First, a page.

- News and entertainment apps like Apple’s own Podcasts and News apps, Audible and other audiobook apps, Downcast, Stitcher, NPR One, and Vox.
- Messenger apps like Apple’s own Messenger, Line, Telegram, and WhatsApp.
- EV Charging Apps like Plugshare and Chargepoint.
- Food ordering apps like Dunkin’. Please note that Apple recently added food apps as a category, so we expect the list of compatible food apps to grow soon.
- Parking apps like SpotHero.
- Shopping apps including Amazon.
- Meeting apps like Zoom.
How Do You Turn Off Apple CarPlay?
To turn off CarPlay with a wired connection, simply unplug your phone
With a wireless connection, CarPlay will attempt to connect whenever you start your car. To stop that process, you’ll need to go into your phone’s Settings app, go to General, then Carplay, and find your vehicle in the Available Cars list. You can then select Forget This Car to disconnect CarPlay.
What Cars Have Apple CarPlay?
Nearly every major automaker now includes Apple Carplay as standard or optional equipment on much of its lineup. Whether you’re shopping for a Mitsubishi Mirage or a Rolls-Royce Phantom, Apple CarPlay is available in your price range.
Apple maintains a running list if you want to look up a particular model. If you don’t see the car you’re interested in, keep in mind that manufacturers will likely add CarPlay to the next model year of many vehicles that don’t currently offer it.
What If Your Car Doesn’t Have Apple CarPlay?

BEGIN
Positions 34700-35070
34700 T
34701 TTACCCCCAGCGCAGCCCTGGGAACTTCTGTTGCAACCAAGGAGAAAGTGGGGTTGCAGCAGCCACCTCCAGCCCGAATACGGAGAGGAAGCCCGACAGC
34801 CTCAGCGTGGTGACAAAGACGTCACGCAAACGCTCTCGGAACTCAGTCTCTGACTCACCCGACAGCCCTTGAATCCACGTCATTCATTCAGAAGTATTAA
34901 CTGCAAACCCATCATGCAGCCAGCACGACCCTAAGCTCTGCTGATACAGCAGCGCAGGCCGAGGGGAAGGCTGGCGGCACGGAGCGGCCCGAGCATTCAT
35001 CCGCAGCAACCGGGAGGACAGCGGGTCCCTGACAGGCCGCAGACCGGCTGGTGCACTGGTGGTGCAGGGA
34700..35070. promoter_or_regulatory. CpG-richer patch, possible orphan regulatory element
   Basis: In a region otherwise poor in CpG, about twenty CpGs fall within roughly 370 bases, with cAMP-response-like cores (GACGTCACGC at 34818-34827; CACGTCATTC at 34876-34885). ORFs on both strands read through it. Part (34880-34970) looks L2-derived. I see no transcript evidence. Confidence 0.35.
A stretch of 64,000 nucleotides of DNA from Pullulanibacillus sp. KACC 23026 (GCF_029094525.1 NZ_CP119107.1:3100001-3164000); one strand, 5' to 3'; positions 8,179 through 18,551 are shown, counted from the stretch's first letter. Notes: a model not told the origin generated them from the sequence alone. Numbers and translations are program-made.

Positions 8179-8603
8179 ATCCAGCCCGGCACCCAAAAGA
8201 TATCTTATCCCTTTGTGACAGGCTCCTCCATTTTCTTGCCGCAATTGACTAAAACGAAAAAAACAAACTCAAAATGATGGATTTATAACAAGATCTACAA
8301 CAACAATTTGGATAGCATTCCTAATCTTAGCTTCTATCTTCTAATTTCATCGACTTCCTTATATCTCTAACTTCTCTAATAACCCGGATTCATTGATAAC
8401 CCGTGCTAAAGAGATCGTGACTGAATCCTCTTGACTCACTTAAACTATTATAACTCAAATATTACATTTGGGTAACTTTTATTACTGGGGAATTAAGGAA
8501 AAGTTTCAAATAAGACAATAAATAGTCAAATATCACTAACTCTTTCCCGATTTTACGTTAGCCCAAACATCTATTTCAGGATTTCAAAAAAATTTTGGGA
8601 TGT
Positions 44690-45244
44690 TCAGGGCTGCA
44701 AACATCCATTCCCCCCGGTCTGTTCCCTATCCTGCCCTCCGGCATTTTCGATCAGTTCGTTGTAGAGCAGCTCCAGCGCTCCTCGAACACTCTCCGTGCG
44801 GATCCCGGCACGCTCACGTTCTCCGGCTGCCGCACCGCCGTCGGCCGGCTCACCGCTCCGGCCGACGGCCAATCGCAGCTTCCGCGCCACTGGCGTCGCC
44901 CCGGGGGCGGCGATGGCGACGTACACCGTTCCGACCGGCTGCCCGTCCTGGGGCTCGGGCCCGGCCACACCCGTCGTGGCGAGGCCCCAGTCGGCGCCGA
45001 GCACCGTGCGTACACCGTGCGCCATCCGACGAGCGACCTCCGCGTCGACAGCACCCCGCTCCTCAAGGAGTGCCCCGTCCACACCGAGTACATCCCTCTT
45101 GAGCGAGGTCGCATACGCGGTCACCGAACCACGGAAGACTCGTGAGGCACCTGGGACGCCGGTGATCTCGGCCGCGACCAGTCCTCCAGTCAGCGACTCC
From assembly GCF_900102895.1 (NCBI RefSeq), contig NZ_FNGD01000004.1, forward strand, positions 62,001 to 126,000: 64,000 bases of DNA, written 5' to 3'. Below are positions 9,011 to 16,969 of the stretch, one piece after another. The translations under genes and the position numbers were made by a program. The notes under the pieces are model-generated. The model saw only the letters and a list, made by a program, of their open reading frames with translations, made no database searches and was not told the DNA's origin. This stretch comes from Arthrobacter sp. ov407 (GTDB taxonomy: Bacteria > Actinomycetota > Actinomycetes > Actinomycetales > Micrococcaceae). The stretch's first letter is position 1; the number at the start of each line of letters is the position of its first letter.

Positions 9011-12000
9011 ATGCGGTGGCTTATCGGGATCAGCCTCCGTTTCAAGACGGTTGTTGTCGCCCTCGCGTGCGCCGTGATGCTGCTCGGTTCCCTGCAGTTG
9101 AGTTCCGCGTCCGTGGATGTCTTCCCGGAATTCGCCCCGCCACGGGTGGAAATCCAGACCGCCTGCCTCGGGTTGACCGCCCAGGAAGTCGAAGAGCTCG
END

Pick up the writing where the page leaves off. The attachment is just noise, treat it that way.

You don’t have to buy a new car to get Apple CarPlay. The feature can be added to a small percentage of newer vehicles that don’t have CarPlay. Mazda and Hyundai, for instance, offer a simple download that can add it to most 2014 and newer vehicles for a fee.
But, for most cars, you’ll need to replace your car’s stereo to add CarPlay. Aftermarket stereo shops can offer you dozens of replacement systems with CarPlay capability for vehicles with and without built-in touchscreens.
Do You Need Apple CarPlay?
You do not need Apple CarPlay or any other entertainment system in your car. Americans drove vehicles for more than a century without this convenience.
But we do recommend CarPlay or the similar Android Auto system for most drivers. Our phones have become so integrated into our lives that it’s difficult to put them down — even when we’re driving. But, for our safety, we need to stop looking at them and touching them when we drive (we know you know this, but it’s worse than you think — a recent study showed that the average driver could travel the length of three football fields without realizing it while reading a short text).
If you can’t stand not checking your text messages in traffic, CarPlay can help when you ask Siri to read them.
CarPlay remains optional on some cars. But, for the 2021 model year, more than 275 car models in the U.S. offer CarPlay as standard or available as an option in more than 60% of the mainstream market vehicles, if we leave out extremely low-volume, impractical cars.
When all the 2022 model year cars get introduced, that percentage is likely to be higher. If this trend continues, the odds remain very good that your next vehicle comes equipped with CarPlay. This can help all of us feel safer behind the wheel.